Id. at 549. Under the Miller Brewing standard, the Court's inquiry is not whether the complaint states a claim, but whether "there remained a possibility of a valid claim being stated against the in-state defendants . . . ." If there is, "the case would be properly cognizable only in the state courts." Id. at 550.
In reaching that conclusion, the Miller Brewing court relied on two prior Fifth Circuit decisions, Bobby Jones Garden Apartments v. Suleski, 391 F.2d 172 (5th Cir. 1968) and Tedder v. F.M.C. Corp., 590 F.2d 115 (5th Cir. 1979). The Sixth Circuit Court of Appeals has cited both of these cases with approval as articulating the appropriate standard for evaluating a removing defendant's assertion that in-state defendants have been joined without a reasonable basis for asserting liability and that the joinder should be disregarded for purposes of determining diversity jurisdiction. See Alexander, 13 F.3d 940 (6th Cir. 1994).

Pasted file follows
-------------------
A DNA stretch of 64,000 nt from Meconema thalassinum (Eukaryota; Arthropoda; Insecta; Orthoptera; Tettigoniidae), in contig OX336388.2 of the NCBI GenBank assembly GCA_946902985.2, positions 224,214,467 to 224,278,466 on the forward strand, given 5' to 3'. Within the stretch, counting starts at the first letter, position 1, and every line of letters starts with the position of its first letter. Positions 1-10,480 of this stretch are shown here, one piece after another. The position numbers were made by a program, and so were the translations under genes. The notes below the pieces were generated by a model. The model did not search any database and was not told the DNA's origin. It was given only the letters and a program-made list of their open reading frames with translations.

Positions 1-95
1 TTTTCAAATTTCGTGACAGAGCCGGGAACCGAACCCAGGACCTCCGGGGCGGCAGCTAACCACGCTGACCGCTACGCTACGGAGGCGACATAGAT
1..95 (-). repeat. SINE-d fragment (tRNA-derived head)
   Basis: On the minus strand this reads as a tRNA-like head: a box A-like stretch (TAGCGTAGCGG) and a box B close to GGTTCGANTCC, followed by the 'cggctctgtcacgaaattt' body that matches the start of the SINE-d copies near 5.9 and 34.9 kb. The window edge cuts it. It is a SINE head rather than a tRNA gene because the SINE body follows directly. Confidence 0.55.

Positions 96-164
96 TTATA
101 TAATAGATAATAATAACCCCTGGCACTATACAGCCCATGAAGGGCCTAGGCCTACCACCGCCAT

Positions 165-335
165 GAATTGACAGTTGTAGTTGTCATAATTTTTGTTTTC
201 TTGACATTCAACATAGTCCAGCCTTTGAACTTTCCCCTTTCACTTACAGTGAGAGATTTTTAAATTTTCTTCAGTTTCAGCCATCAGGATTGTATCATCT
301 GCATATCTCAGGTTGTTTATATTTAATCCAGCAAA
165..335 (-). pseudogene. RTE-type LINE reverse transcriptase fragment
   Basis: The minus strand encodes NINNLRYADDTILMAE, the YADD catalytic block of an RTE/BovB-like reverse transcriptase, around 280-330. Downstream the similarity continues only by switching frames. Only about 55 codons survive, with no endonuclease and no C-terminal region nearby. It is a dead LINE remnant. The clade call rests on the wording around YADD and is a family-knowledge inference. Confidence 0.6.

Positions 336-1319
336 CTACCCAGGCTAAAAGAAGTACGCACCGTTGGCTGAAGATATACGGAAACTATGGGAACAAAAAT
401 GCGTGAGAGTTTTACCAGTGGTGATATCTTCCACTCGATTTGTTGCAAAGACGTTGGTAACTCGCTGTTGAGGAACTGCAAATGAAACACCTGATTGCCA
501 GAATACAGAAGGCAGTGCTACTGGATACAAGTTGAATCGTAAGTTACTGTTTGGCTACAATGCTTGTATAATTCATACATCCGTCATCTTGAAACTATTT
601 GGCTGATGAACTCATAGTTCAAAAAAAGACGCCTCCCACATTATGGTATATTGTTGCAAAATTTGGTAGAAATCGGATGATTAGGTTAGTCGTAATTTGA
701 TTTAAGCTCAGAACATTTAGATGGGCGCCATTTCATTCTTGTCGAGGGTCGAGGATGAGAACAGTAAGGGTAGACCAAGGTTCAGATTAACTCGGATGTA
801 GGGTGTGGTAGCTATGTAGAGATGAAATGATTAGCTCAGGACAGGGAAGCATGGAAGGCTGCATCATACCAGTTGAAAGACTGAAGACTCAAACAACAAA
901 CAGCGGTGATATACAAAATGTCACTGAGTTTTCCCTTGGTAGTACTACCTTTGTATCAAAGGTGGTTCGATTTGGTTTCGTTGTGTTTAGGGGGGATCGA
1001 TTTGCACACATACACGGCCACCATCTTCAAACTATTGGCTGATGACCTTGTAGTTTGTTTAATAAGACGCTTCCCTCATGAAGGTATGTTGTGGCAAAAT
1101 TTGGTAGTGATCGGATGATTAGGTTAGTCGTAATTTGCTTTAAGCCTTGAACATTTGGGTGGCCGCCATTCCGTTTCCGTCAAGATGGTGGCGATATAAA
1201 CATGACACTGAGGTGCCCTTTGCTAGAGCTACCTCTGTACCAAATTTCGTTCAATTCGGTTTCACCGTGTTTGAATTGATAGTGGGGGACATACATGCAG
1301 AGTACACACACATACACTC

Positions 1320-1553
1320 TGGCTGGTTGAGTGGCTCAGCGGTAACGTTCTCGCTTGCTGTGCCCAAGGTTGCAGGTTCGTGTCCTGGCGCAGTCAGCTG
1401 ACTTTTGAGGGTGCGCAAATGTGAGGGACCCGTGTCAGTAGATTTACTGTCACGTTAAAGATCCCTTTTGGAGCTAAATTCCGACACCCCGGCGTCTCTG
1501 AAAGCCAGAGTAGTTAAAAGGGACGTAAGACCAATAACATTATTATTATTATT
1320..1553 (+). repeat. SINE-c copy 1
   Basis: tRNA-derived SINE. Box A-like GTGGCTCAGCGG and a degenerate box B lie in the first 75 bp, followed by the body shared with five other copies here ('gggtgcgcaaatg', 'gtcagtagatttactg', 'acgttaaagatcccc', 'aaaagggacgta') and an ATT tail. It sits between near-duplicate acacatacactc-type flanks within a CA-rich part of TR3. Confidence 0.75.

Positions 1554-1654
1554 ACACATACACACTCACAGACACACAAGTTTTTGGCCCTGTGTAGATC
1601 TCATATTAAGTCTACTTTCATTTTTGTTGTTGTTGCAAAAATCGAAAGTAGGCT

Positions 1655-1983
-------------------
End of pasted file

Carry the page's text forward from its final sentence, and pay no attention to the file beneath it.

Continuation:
District court cases within this circuit have also followed the Miller Brewing rule, either exactly as stated or in a modified form which focuses not on the existence or non-existence of a claim against the non-diverse defendants, but on whether there is an articulable or reasonable basis for that claim. See Brusseau v. Electronic Data Systems Corp., 694 F.Supp. 331, 333-334 (E.D. Mich. 1988); Bucksnort Oil Co. v. Nat'l Convenience Stores, Inc., 585 F.Supp. 883, 886 (M.D. Tenn. 1984). Thus, in deciding whether diversity jurisdiction exists here, the Court's task is limited to determining whether the complaint states any claim against the resident defendant that is even arguably permitted under state law.
Here, Carteret does not argue that the facts as pleaded fail to state a cognizable claim against Flagship under the OMBRA. Rather, it argues that the claim is really a fraud claim and is therefore barred by the ...